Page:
In the years of the last Labour government, I was continuously contacted by employers telling me that their control over employees had been eroded away completely. Often blaming European directives, they said that their employees had too much power, particularly with the ever-present threat of tribunals. Now, in the brief period since the last general election, the same people seem to be breathing a sigh of relief; they perceive the power being returned to them.
It was just a few weeks ago that we were talking about raising the qualifying period for claims of unfair dismissal from one year to two years, and this week the Beecroft Report has surfaced with, amongst others, recommended that employers should be “have the right to sack workers at will”. Whatever next?
Fortunately, not everyone in the government is in favour of this measure. The business secretary, Vince Cable has suggested that ‘no fault dismissal’, which is a key policy recommendation from Mr Beecroft, could leave a ‘dead hand of fear’ over employees. Today at Prime Minister’s Questions, Mr Cameron refused to confirm or deny his support for the idea, despite several attempts from Mr Ed Miliband – which you can watch here.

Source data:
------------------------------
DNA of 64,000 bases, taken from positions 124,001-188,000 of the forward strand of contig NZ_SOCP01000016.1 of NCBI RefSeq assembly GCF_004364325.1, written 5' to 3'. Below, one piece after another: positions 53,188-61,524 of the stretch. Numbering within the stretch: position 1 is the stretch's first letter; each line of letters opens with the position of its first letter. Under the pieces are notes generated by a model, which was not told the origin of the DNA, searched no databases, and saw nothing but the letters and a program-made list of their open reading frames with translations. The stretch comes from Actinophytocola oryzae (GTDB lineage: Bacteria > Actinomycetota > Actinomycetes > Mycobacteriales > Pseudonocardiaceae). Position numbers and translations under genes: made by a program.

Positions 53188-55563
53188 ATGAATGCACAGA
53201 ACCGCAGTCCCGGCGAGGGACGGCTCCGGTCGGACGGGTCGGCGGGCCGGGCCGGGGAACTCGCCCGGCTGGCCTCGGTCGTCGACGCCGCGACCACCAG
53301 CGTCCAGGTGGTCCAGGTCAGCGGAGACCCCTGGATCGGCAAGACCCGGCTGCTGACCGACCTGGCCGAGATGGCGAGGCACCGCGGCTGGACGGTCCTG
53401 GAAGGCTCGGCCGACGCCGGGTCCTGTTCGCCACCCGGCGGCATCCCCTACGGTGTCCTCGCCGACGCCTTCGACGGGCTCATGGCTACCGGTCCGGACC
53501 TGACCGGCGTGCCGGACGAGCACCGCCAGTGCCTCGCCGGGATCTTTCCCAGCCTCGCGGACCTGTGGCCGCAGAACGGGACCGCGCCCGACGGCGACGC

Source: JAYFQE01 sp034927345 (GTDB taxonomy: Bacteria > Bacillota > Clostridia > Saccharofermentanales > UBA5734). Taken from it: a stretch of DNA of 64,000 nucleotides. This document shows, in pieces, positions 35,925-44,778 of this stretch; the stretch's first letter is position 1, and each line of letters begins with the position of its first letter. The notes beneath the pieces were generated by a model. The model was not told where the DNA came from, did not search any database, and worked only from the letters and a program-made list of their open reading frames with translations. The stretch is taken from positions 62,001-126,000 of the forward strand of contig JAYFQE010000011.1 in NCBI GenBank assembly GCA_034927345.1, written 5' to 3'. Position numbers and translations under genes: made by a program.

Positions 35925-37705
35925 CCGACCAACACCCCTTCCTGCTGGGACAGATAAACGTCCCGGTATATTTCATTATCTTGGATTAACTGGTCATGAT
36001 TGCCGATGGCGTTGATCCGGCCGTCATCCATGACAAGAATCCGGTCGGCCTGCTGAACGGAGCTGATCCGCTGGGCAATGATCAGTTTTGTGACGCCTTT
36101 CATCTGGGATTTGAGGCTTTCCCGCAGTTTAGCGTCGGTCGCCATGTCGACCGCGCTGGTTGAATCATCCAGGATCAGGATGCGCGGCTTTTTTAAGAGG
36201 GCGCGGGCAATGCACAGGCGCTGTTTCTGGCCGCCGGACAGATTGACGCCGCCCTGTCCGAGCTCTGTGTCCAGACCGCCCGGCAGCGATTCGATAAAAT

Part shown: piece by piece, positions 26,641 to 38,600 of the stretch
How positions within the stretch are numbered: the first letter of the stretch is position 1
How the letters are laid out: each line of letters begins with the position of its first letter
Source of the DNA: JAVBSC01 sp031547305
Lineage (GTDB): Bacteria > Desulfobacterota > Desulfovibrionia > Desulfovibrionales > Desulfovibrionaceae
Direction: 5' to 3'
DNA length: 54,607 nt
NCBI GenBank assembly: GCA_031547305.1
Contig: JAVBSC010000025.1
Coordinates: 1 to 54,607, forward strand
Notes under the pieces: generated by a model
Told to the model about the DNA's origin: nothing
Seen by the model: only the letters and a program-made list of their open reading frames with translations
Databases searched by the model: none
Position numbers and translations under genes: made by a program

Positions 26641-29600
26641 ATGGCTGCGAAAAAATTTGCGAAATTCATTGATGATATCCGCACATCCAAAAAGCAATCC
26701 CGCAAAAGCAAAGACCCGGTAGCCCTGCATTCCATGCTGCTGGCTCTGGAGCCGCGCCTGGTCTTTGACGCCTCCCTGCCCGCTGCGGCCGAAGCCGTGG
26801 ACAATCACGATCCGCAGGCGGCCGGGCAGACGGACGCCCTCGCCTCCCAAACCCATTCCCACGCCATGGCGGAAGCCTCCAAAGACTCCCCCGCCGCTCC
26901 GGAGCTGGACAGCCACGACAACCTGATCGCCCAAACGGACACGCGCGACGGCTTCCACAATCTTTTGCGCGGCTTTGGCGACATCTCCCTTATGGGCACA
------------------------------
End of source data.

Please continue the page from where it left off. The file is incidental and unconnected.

I do not want to reproduce the whole report, but you can check it out at this link – it’s quite an easy read, but it represents a mandate for poor and abrasive employment and management. It clearly revolves around re-balancing the power in employment relationships. Admittedly, in today’s economic climate small companies do need help, but not if comes at the price of removing flexible working policies or other staff wellbeing measures.
I am left with a bitter taste in my mouth, I assume as a result of all this writing about power. We know and understand that power imbalances are the trademark of inequalities. Perhaps it is time to take the power element completely away from employment, to maximise the potential for cooperation and mutual respect between employer and employee – it doesn’t need to come down to a battle at every turn.
In recent weeks, I have been into some really brilliant companies that do not struggle with their employees. They have created cultures with key words like support, negotiation and compromise, which allow employers and employees, managers and staff to co-exist without needing to resort to legislation, directives or negative political intervention.
If a politician is brave enough let them help create a business world where the needs and wellbeing of the individual worker (and their families) are paramount. My guess is that companies that find this space will be the most profitable and it wouldn’t do any harm to wider societal wellbeing either.